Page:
TOC  | D-Dx    

Red Eye Differential  -  REF: Outlines in Clinical Medicine on Physicians' Online 2001

1.  Conjunctivitis:
Viral (common): bilateral, watery discharge, spread by contact, self-limited
Bacterial (Less common): unilateral, purulent discharge, risk factors
Allergic: bilateral, itchy, watery discharge, swelling
Chemical/Irritative: history of insult
Sicca Syndrome

2.  Trauma

3.  Iritis,  Scleritis  or Episcleritis

4.  Corneal Abrasion/Ulcer: pain, tearing, decreased vision, fluorescein staning defect, Antibiotics eye drops Rx .
     Risk factors: contact lens wear, trauma, eyelid abnormality, etc.

5.  Orbital cellulitis: decrease vision, possible afferent pupillary defect, swollen periorbital tissue, proptosis, pain, often associated with sinusitis, decreased EOM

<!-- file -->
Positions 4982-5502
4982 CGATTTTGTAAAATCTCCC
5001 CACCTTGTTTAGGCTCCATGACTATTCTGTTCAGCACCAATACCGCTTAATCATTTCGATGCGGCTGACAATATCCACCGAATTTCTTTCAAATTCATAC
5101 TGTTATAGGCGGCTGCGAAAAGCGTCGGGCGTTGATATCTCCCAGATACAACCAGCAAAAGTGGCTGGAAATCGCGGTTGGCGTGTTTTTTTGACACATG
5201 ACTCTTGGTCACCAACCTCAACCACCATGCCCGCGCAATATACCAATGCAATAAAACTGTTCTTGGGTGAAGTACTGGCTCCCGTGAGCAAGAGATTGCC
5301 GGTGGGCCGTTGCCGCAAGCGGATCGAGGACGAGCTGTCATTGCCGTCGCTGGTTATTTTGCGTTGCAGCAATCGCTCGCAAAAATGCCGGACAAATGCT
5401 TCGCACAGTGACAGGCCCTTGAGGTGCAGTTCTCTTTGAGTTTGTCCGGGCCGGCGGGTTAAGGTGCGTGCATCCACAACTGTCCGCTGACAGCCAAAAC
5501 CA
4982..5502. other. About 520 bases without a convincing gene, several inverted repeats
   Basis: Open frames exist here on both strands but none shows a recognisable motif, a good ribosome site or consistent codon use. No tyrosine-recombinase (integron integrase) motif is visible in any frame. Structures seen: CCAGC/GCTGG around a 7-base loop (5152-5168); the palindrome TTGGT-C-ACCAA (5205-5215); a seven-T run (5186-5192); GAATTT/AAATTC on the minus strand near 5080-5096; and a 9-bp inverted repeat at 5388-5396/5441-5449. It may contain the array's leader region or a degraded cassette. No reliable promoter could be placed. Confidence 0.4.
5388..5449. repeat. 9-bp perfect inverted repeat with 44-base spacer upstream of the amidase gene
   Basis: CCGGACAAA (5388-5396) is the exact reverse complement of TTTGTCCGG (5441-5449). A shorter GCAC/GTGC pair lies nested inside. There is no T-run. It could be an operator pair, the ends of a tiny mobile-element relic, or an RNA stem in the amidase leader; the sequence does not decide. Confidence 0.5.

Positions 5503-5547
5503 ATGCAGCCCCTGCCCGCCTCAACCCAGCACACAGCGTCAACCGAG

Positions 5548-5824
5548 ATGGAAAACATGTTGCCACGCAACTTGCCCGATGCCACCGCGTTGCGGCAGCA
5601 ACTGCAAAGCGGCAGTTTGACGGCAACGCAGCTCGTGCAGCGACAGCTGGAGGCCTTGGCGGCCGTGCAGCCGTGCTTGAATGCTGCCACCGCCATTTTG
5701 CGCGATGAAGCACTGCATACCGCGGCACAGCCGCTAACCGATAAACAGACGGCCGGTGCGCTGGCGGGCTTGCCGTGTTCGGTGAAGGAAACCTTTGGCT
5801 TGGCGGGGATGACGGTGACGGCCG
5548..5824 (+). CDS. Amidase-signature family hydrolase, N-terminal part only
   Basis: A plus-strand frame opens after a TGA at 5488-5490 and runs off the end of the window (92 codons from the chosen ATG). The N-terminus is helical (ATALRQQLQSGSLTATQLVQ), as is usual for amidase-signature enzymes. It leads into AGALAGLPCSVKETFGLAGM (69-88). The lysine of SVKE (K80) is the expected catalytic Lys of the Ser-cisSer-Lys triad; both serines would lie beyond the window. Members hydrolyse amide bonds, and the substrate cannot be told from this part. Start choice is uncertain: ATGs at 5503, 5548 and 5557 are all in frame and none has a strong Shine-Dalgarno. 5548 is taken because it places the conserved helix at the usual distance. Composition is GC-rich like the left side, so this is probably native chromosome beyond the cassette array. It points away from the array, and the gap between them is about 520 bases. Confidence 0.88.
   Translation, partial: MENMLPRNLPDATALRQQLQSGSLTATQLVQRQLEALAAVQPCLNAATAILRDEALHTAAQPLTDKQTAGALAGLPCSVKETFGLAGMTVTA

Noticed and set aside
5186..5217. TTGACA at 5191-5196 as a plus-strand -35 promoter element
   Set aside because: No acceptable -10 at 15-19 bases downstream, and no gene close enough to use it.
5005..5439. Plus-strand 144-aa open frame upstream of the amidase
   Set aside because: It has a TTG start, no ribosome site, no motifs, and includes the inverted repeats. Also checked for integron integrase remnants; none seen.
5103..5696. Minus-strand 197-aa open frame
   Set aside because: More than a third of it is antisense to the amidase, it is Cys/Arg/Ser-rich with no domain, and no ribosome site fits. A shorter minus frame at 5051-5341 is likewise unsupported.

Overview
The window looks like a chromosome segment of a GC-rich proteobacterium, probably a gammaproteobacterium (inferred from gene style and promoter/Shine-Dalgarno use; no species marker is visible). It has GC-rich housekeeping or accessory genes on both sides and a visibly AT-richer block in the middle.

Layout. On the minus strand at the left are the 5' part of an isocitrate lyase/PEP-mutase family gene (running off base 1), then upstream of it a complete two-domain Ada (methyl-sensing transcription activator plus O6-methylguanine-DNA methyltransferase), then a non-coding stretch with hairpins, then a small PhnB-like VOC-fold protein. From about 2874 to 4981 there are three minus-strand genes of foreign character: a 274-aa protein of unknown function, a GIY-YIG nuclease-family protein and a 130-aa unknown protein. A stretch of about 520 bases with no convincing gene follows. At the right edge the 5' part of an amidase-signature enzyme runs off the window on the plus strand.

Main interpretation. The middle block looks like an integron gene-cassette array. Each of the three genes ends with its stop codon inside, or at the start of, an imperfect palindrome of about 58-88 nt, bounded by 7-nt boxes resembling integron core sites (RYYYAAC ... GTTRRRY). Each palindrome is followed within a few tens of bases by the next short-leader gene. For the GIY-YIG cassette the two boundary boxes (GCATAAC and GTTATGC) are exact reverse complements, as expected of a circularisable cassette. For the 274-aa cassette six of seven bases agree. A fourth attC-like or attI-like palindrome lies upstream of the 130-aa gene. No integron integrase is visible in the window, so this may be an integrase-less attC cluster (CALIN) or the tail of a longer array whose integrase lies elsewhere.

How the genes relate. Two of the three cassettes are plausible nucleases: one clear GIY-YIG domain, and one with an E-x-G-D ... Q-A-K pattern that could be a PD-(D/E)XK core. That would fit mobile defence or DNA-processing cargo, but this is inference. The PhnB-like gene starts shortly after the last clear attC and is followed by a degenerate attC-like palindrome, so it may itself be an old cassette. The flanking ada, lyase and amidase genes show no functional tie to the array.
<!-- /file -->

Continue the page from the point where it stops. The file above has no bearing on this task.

6.  Uveitis: Intraocular inflammatioin, decreased vision, cloudy anterior chamber witih cells, pain; etiology include autoimmune, trauma, post-surgery, idiopathic.

7.  Subconjunctival Hemorrhage:
     spontaneous, sometimes due to Valsalva, harmless, self-limited, normal vision, no pain or discharge

8.  Pterygium (degenerative condition):
     due to chronic sun exposure, relatively normal vision, no significant discharge; common in Hispanics.

9.  Periocular Abscess with conjunctivitis

10.  Acute Closed Angle Glaucoma: decreased visin, mid-dilated pupil with anisocoria, red conjuctiva & cloudy cornea, very high intraorbital pressure, palpably discernable, headache, eye pain, nausea, vomiting; immediate referral to ophthalmologist.